Explaining that anticompetitive conduct under the Sherman Act is a species of “unfair competition” under the FTC Act, the court upheld the FTC’s finding that the Board (1) had the capacity to conspire under § 1 of the Sherman Act and (2) did engage in concerted action in violation of the Sherman Act.  Concerted action is satisfied when an agreement exists between “separate economic actors” such that any agreement “deprives the marketplace of independent centers of decision making.”[34]  Citing the statutory requirement that Board members, except for the consumer member and hygienist, be actually engaged in the practice of dentistry,[35] the court concluded that any agreement between the Board members deprives the market of an independent center of decision making.[36]  In determining if the Board actually engaged in concerted action, the court considered whether the Board must have had “a conscious commitment to a common scheme designed to achieve an unlawful objective.”[37]  Because (1) the Board discussed teeth whitening services provided by non-dentists and then voted to take action to restrict these services, (2) members “engaged in a consistent practice of discouraging non-dentist teeth whitening services” through their cease-and-desist letters and other efforts, and (3) the FTC found these communications had the “common objective” of closing the market, the court found that the Board engaged in a combination or conspiracy under § 1.[38]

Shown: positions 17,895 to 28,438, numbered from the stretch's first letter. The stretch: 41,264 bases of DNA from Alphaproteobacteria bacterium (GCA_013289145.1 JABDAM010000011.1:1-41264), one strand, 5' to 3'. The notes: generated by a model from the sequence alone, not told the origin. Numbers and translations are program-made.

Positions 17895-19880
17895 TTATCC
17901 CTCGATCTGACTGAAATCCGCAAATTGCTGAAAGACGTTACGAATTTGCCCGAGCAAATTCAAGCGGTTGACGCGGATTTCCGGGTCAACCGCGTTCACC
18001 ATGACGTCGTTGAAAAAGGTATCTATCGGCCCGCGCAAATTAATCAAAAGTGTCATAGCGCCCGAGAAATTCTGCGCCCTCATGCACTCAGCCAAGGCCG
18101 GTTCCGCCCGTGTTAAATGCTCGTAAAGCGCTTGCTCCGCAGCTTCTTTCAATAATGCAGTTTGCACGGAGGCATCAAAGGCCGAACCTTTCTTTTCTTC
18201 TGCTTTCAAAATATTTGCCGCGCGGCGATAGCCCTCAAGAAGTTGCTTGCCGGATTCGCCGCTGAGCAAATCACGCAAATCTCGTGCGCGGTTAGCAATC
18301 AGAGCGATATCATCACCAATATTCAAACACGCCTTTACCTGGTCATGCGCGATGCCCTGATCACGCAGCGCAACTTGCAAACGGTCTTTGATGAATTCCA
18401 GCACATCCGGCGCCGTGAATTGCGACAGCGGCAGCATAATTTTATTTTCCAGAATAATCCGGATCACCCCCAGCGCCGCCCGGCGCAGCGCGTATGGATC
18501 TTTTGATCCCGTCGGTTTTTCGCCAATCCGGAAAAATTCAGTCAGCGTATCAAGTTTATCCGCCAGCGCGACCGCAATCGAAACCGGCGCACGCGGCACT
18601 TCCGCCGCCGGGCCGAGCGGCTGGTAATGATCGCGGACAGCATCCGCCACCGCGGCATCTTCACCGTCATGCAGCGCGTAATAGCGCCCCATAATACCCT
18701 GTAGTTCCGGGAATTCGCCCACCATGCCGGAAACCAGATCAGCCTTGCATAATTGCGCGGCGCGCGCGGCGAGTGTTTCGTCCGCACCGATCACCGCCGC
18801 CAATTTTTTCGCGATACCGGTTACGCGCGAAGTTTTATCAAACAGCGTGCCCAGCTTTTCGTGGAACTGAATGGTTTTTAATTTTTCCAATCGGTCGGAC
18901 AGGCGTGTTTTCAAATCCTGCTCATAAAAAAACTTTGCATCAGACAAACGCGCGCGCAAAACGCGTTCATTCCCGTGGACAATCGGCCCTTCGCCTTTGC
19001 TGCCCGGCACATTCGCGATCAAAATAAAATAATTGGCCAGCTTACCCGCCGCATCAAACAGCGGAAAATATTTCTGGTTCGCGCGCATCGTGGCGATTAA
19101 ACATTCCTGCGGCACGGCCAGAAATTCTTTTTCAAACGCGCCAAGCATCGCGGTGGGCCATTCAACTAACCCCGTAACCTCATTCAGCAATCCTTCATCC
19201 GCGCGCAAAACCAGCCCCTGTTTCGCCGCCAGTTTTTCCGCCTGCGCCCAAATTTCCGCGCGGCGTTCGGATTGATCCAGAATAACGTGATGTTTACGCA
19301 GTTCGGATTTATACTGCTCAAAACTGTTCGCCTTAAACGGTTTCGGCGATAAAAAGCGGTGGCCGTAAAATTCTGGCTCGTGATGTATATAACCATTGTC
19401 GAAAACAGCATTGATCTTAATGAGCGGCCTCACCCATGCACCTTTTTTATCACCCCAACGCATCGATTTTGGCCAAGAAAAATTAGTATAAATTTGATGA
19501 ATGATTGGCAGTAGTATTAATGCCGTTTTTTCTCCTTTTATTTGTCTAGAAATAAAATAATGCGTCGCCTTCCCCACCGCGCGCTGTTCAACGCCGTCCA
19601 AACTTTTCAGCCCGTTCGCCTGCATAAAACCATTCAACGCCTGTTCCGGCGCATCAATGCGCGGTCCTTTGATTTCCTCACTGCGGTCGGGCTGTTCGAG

Finally, the Board challenged the FTC’s conclusion that its actions amounted to an unreasonable restraint of trade under § 1.[39]  Under three forms of analysis for determining if conduct violates § 1 (per se, quick-look, and rule of reason),[40] the FTC determined the Board’s conduct violated § 1 under both a quick-look analysis and a full rule of reason.[41]  The court affirmed the FTC’s mode of analysis and found that the Board’s behavior was likely to cause significant anticompetitive harms.[42]  However, the court advised caution in quickly condemning the actions of professional organizations because “certain practices by members of a learned profession might survive scrutiny . . . even though they would be viewed as a violation of the Sherman Act in another context.”[43]  Nonetheless, the court also warned that anticompetitive acts are not immune from § 1 simply because they are performed by a professional organization.[44]